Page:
How author Pamela Power decided to tackle her binge drinking
During the Covid pandemic that pushed most of us to our limits, author and television scriptwriter Pamela Power decided to tackle her binge drinking. ‘My Year of Not Getting Sh*tfaced’ documents her journey.
Pamela Power took a long, hard look at her drinking habits and realised that she needed to take back control. Through her writing, we experience the frustration, the discomfort of the withdrawals and the reaction from friends and family to her decision to go dry. The book is a funny, honest look at a woman’s love-hate relationship with alcohol.
In this edition of #TheFlap, The Reading List spent a few minutes chatting with Power about her writing life.
The Reading List: Good afternoon Pamela, and thank you for agreeing to an interview with us for Daily Maverick.
We call this interview #TheFlap – it is based on the Proust Questionnaire, a parlour game made famous by the French writer Marcel Proust, who believed that the answers would reveal a person’s true nature…
Pamela Power: I’m excited to be in such august company.
TRL: So here goes! What were some of the unexpected challenges that came up while you were writing? What was unexpectedly easy?
Pamela Power: Writing non-fiction is hard! I had an outline and some polished pieces but mostly rough journal entries to work from, as opposed to fiction where you’ve (hopefully) delivered a fairly polished manuscript.
Also, I had a killer deadline.
Also, I had to be truthful.
Also, I had to be truthful without hurting anyone else.
Hard, hard, hard.
TRL: What question do you think readers are going to ask you the most?
Pamela Power: Have you managed to keep to moderation as far as your booze intake goes? So far, the answer is yes…
TRL: Quote the paragraph you think of as most interesting in your book.
Pamela Power: Hmm… I’m not sure it’s the most interesting, but I think this one is kind of fun:
In all the quitlit I’ve read, coke seems to be the drug du jour. Many of these gals were putting away two bottles a night along with a coupla lines of coke. Then having a sleeping pill, maybe a Xanax to come down. These peeps were professionals and I am an amateur.
- I have never been arrested for drinking (I mean there’s still time, but it’s unlikely)
- I have never had my stomach pumped
- I have never landed up doing cocaine off the lid of the loo cistern so that I could carry on drinking
- I was not having blackouts every week
- I was not drinking two bottles of wine every night
What I have been doing is drinking a glass or two every night and getting mildly pissed every weekend, to the point where I would often need to take headache pills the next day, and probably about twice a year I was getting off-my-face drunk and spending the next day with my head down the loo puking my guts up, fantasising about going to hospital and being put on a drip but making do with Valoid suppositories and a large supply of Energade. And obviously swearing that I was Never Going To Drink Again.
Ja, we’ve all heard that one before.
PSA: Valoid suppositories are God’s gift to hangovers.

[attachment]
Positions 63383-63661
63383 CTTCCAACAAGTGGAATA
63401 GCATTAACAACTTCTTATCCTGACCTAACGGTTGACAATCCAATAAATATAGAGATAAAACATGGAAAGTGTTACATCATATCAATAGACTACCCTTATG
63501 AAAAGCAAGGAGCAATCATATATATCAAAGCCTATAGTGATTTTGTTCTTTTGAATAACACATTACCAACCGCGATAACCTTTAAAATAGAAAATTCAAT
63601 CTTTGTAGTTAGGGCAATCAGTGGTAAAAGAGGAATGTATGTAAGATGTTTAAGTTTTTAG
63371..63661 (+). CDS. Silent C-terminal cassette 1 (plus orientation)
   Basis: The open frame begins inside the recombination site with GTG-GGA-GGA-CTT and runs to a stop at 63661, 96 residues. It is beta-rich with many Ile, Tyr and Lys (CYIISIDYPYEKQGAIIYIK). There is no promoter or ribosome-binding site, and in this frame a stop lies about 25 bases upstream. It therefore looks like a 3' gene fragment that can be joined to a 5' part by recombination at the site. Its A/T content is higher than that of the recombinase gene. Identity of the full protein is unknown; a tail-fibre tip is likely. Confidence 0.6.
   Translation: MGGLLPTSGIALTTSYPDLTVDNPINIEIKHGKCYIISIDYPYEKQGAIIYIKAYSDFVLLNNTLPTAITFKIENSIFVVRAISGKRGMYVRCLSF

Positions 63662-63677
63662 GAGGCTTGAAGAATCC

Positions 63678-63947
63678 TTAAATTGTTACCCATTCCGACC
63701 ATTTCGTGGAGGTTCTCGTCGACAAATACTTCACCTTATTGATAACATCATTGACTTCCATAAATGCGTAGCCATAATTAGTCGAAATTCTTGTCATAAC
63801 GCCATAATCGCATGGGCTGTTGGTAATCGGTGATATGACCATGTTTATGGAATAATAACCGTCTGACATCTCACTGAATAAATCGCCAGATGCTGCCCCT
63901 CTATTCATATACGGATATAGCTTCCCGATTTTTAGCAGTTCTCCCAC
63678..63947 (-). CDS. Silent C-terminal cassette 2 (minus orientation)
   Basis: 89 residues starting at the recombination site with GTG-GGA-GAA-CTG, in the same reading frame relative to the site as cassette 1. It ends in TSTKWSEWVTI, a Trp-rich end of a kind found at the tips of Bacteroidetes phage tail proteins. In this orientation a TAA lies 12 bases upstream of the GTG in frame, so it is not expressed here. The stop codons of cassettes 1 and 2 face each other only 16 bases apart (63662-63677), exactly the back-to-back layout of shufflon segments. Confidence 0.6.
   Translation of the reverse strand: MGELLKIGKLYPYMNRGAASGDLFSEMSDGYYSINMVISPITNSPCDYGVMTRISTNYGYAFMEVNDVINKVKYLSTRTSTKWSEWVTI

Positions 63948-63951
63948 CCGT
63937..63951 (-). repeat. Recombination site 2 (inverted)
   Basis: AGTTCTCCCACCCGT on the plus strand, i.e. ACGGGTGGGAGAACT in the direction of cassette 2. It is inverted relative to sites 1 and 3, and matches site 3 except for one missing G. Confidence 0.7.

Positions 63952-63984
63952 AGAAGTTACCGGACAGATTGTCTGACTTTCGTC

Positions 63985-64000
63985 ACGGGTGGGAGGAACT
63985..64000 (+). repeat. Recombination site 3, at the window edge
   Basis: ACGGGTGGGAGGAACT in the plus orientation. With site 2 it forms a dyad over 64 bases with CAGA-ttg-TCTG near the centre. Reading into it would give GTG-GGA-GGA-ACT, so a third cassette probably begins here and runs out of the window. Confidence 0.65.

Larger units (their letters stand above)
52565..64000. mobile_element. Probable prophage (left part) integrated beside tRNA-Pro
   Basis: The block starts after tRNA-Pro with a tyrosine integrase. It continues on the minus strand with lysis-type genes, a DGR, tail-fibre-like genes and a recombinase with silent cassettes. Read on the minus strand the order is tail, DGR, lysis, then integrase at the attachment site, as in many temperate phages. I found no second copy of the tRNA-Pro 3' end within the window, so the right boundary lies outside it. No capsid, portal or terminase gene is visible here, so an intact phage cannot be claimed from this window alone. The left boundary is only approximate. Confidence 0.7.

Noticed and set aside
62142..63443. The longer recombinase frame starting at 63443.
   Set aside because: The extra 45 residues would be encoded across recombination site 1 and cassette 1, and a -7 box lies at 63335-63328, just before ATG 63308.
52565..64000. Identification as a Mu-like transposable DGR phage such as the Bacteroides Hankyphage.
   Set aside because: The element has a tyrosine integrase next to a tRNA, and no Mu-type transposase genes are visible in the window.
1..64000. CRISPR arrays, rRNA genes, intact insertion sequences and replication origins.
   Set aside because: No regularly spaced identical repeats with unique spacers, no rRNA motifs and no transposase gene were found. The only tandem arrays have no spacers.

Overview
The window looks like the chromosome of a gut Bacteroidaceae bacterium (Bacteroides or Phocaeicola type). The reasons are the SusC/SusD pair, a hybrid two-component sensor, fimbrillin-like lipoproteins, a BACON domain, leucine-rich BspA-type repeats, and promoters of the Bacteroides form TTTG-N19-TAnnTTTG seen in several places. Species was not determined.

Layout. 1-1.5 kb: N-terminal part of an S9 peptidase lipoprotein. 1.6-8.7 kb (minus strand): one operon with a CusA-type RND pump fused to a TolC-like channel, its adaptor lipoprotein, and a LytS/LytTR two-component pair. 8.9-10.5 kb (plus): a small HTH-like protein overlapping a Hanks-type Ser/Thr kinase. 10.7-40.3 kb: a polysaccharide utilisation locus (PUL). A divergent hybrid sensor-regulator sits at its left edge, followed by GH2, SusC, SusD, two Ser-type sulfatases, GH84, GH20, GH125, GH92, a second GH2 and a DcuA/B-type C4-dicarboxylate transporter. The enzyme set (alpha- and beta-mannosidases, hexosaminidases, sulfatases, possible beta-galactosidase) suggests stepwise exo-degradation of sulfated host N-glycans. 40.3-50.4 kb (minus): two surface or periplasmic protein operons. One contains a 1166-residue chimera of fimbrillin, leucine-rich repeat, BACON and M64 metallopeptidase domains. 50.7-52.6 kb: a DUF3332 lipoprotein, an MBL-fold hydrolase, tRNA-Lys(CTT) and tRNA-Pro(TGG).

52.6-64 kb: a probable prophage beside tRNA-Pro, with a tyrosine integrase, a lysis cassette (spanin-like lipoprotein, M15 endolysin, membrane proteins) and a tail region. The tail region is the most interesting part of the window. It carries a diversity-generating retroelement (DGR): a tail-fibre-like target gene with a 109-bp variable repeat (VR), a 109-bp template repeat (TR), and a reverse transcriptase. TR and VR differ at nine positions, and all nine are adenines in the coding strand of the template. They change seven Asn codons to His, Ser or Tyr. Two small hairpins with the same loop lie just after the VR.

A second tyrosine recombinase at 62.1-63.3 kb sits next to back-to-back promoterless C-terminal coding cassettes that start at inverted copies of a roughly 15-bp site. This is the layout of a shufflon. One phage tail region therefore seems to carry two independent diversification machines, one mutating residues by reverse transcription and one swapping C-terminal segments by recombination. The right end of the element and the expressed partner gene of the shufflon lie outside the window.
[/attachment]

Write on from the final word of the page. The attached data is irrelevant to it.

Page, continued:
But that’s how everybody drinks, right? We all get a bit pissed every weekend. Every now and then we go on a bender. It’s normal, riiiiiiiiight?
It might be normal but I had to question if it was how I should be living my life, and honestly should I be doing that to my body every weekend?
TRL: Brilliant, thank you. What was the most difficult scene or chapter to write?
Pamela Power: I found it difficult to be vulnerable and admit how tough things had been for us financially during Covid. I didn’t enjoy speaking about my parents in what I suppose could be termed a critical way – it felt so wrong even though they’ve been dead for decades – and writing about my sexual exploits when under the influence did make me cringe. It felt like I was over-sharing but at the same time, it felt important to discuss these issues.
TRL: What habit (now) distracts you most from writing?
Pamela Power: Taylor Swift and whether she really has broken up with Joe Alwyn (which I am massively upset about) and the tarot readers on TikTok who keep telling me my dreams are coming true.
TRL: Which writing talent would you most like to have?
Pamela Power: I’d like to be able to write beautiful, descriptive passages. Because I’m a TV scriptwriter and editor by profession, I’m a whizz at dialogue but the descriptive bits don’t come easy.
TRL: Which living author do you most admire?
Pamela Power: Honestly, this is like choosing which kid is my favourite. I read so voraciously that this changes literally from month to month. At the moment, I’m loving Curtis Sittenfeld’s Romantic Comedy. It’s brilliantly plotted, accessible yet beautifully written, and she captures perfectly the writers’ room on a TV show.
TRL: Do you have an ideal reader in mind while you are writing?
Pamela Power: Me. I write the stuff I would like to read.
TRL: What’s your favourite writing spot?
Pamela Power: Currently, as my nest has recently become empty, I write at my son’s desk, which has the most gorgeous view of our garden. Now in autumn it also has the sun streaming in both morning and afternoon, so I spend a large proportion of the time writing with one of the curtains closed.
TRL: What books do you currently have on your bedside table?
Pamela Power: I have just finished reading Bono’s memoir, Surrender, and am about to embark on my reading (and rereading!) for both the Franschhoek Literary Festival and the Kingsmead Book Fair. That includes: The Invincible Miss Cust by Penny Haw, Bloomer by Anne Schlebusch, Peaches and Smeets by Ashti Juggath and Little Secrets by Gail Schimmel. DM/ML
My Year of Not Getting Sh*tfaced by Pamela Power is published by Jonathan Ball Publishers (R280). Visit The Reading List for South African book news – including interviews! – daily.